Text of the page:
Rugby in Lanark

The Lanark Highlanders RFC

Lanark County has a unique regional identity based on its settlement history and geography. Only Renfrew County rivals it in this regard in Eastern Ontario. There are abiding connections to its original Celtic-British settlement story when veterans of the Napoleonic Wars – most of whom were highlanders – were pensioned off with land grants. The county was surveyed and settled under British military authority with the canal system and first settlements created as combat stores depots. All of this was in anticipation of another war with the Americans. The county is home to the hardy Algonquin people; the Scottish, British and Irish decedents of the first doughty pioneers; the cultural flotsam various itinerants: moonshiners, smugglers, prospectors and adventurers, and – more recently – hippies, American “wartime migrants”; refugees, survivalists and cultists, attracted to its navigable waterways, trackless forest lands, and live-and-let-live ethos. Coincidentally, several townships of the largely wooded shield land making up the Northwest quarter of the county, amalgamated in 1997, calling the new township “Lanark Highlands.”

The Lanark Highlanders RFC is not an old club. Its original members are still steering the organization and guard the foundational story of the club jealously. In 2004, in response to a print ad placed by one player, exactly one other player answered the call to form a team. The two held a practice anyway and, man by man, grew a men’s side that would go on consistently to challenge and often to win their division championship in the Eastern Ontario Rugby Union. The same players, now competing as “old boys”, have been largely undefeated for the last four years, even representing Canada and winning an international old boys tourney in Cuba in 2017.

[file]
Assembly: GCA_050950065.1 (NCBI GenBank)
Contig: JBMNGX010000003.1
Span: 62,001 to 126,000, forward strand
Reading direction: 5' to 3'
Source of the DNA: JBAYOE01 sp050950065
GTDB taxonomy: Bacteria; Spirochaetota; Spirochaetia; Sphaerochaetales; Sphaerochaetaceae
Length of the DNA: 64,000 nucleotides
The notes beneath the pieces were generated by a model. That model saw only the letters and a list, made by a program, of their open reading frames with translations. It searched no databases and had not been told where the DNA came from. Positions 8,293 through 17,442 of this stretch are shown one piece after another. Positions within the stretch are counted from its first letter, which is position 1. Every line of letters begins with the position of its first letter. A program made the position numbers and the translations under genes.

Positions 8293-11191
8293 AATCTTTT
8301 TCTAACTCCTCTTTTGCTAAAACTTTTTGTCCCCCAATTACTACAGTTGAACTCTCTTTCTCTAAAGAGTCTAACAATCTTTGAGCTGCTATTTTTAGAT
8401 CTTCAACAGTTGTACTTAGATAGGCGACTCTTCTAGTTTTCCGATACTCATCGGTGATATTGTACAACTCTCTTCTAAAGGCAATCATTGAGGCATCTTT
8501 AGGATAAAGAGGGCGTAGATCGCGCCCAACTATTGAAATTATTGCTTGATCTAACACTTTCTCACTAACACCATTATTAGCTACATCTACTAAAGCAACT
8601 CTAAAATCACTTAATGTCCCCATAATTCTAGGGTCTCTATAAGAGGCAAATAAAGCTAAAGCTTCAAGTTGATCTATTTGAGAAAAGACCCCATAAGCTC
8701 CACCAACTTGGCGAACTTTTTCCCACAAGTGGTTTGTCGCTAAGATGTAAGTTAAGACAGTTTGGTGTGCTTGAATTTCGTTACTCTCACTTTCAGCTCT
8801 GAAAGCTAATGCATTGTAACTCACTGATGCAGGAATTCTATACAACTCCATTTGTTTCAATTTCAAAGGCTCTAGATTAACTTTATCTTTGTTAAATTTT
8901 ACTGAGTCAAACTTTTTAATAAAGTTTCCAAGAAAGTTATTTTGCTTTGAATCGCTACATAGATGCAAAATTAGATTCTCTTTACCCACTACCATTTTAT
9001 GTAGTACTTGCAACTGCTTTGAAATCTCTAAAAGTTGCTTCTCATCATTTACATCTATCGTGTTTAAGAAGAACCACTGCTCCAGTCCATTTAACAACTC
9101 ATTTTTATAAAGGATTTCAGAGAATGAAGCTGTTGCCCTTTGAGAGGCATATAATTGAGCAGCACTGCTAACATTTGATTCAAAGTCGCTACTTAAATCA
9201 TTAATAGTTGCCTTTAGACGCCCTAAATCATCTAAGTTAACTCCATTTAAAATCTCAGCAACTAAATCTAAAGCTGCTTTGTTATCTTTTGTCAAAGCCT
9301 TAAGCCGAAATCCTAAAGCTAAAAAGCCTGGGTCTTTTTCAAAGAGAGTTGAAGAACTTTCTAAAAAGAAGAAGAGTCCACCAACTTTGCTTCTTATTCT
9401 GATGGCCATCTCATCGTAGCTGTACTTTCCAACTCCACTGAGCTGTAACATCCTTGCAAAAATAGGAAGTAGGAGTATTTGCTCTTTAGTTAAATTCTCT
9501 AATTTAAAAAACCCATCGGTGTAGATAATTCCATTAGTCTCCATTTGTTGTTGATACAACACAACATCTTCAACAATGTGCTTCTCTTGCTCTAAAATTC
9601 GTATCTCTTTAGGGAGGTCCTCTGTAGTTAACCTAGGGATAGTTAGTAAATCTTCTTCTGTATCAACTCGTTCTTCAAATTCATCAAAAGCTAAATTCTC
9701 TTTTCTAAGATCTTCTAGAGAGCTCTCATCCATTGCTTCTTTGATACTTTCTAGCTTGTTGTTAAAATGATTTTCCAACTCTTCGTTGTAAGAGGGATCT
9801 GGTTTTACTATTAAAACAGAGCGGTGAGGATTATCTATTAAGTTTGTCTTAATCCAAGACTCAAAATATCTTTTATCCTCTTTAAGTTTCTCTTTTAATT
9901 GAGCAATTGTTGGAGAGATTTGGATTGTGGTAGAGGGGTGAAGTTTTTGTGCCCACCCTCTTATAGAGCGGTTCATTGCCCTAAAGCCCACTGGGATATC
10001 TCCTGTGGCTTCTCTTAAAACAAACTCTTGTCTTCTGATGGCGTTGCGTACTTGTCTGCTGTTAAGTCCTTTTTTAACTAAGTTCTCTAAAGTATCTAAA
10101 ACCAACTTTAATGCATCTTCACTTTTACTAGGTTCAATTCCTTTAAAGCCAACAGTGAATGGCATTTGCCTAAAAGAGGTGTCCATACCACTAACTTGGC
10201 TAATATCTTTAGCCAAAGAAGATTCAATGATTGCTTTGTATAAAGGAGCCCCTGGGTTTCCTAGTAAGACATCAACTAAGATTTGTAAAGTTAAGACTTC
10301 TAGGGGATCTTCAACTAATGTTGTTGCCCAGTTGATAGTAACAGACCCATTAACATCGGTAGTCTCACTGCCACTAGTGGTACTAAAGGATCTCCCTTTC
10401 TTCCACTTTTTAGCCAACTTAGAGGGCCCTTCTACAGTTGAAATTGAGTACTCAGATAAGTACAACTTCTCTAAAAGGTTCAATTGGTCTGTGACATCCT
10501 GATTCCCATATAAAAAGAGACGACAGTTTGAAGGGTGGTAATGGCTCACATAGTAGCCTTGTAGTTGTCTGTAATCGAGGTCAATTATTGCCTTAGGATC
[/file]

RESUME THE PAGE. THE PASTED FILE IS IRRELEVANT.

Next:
The early players identified less with the ethnic connection to Scotland and more with the cultural idea of the Highlanders – their clannish devotion to tribe; their fierce independence and hardihood; their propensity to rebel against tyrants; their “otherness.” The Highlanders have always gravitated towards more common and democratic highland symbols: kilts, Robbie Burns, Stag horns, bagpipes, and claymores as symbols of the “North,” the “wild,” the spirit of Celtic primitivism as embodied in the highlands of Scotland and echoed in the county of Lanark.